How lizards got their skin colour patterns

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Skin colour patterns in fishes, amphibians and reptiles are self-organised through interactions among three types of chromatophore cells. Surprisingly, multiple species of lizards exhibit a scale-by-scale colour pattern, some scales being black and other being green or yellow. Even more surprisingly, many scales switch from green/yellow to black and from black to green/yellow during the life of the animal. In a new Article in Current Biology, we investigate this phenomenon using multiple mathematical models and show that reaction-diffusion (RD), developed in 1952 by Alan Turing, is particularly efficient in predicting those patterns. 

In this new publication, Ebrahim Jahanbakhsh and Michel Milinkovitch in the Laboratory of Artificial & Natural Evolution (LANE) show that five divergent species of lizards have independently evolved dynamics of scale-by-scale skin colour patterning. These dynamics emerge from the superposition of the bumpy skin geometry (because of the presence of scales) with the self-organised segregation of chromatophore cells. The researchers further demonstrate that Reaction-Diffusion, Cellular Automaton and Lenz-Ising models predict, in all species, the statistical features of the patterns despite their substantially-different motifs, whereas Reaction-Diffusion better predicts exact scale-by-scale colours. Finally, Jahanbakhsh and Milinkovitch show that residual scale-by-scale error is entirely explained by uncertainties in skin geometry and in colour measurements at the juvenile stage, making Reaction-Diffusion remarkably performant without the need to parametrise the profusion of variables at the nanoscopic and microscopic scales.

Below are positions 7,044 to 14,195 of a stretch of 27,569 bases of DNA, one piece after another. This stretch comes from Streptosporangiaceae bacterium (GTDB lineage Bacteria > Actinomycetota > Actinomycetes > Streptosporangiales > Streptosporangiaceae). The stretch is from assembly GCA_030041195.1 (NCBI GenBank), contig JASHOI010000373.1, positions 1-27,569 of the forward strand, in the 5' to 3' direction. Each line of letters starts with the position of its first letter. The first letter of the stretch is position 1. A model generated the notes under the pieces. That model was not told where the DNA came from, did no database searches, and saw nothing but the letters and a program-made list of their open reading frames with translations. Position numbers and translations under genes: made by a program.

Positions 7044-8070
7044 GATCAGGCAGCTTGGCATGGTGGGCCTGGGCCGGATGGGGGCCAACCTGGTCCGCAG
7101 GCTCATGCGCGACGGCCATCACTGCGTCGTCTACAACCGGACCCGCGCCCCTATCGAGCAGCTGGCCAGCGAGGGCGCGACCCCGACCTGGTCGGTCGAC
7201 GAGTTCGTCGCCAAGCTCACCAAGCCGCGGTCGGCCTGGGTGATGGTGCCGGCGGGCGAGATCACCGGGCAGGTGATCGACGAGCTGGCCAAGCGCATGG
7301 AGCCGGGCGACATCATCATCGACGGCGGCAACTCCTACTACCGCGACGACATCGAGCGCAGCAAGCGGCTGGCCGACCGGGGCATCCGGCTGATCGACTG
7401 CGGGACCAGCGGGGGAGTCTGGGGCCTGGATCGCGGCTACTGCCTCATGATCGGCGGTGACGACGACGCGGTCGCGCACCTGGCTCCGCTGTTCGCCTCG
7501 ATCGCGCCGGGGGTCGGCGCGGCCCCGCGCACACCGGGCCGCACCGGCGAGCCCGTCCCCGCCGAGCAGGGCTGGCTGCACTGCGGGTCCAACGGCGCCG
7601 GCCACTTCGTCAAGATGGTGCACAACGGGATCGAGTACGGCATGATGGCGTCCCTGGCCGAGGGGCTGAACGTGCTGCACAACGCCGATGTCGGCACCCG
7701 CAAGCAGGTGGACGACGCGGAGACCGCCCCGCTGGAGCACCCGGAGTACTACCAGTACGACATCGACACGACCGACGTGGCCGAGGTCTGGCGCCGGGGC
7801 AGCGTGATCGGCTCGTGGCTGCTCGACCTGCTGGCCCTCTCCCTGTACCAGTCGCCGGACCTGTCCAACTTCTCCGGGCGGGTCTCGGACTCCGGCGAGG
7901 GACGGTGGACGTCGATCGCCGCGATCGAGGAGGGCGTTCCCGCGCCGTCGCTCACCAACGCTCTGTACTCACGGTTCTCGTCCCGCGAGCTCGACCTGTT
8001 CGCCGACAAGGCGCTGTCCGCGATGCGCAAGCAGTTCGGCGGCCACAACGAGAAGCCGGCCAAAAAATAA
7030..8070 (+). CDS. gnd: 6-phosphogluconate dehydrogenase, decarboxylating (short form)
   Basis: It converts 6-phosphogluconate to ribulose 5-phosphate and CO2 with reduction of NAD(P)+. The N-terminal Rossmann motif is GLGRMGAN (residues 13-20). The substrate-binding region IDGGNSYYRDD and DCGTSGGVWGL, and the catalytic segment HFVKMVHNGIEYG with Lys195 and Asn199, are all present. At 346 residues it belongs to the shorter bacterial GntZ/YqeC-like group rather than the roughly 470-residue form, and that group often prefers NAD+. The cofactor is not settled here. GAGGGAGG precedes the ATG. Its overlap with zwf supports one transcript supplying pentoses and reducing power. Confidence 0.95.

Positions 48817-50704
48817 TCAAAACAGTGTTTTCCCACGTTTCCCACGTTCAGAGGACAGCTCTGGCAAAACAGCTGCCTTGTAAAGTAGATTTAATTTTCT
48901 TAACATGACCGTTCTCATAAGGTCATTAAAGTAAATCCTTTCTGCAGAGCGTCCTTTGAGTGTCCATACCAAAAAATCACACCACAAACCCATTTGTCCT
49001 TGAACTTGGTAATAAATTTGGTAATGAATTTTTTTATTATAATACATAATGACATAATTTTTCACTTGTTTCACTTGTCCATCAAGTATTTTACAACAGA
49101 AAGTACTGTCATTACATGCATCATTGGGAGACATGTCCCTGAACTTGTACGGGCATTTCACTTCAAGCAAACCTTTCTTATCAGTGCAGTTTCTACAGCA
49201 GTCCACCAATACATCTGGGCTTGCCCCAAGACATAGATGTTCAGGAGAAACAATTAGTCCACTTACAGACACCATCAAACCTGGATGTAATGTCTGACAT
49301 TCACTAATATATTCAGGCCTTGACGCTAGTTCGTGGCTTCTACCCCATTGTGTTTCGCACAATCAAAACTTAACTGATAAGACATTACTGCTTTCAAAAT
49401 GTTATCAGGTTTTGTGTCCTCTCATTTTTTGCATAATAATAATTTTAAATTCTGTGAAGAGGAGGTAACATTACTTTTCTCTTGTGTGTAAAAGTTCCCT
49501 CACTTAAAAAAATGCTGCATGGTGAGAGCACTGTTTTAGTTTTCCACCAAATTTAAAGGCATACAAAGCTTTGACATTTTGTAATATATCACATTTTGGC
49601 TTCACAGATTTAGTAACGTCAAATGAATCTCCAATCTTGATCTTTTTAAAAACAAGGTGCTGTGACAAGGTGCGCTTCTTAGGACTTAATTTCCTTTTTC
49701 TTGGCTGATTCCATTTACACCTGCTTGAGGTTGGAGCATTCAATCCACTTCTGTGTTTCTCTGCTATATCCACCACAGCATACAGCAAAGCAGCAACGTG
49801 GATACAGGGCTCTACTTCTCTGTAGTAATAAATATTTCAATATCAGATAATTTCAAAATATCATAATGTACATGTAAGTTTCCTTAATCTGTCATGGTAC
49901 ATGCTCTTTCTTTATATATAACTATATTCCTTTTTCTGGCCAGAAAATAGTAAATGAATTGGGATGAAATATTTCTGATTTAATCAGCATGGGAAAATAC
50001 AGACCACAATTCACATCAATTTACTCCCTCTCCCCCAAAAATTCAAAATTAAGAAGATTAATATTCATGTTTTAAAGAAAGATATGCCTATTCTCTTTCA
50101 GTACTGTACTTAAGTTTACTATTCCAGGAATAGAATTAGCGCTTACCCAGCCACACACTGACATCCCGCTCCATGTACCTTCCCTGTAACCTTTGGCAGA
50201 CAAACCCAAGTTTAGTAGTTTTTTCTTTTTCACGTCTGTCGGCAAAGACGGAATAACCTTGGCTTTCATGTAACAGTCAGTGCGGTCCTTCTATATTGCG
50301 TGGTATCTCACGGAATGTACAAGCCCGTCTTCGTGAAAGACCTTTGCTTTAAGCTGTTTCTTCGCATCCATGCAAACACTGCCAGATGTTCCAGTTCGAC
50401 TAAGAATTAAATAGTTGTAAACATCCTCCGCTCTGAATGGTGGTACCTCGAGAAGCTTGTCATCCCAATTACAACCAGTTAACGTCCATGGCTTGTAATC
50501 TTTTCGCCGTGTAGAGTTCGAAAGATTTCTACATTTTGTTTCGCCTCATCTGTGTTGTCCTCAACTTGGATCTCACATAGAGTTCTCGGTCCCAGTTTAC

Please, check the original article for details: 
Modelling Convergent Scale-by-Scale Skin  Colour Patterning in Multiple Species of Lizards
Ebrahim Jahanbakhsh & Michel C. Milinkovitch* 
Current Biology 32, 1-14, December 5, 2022 

Check out our one-minute teaser and the 5-minutes video abstract.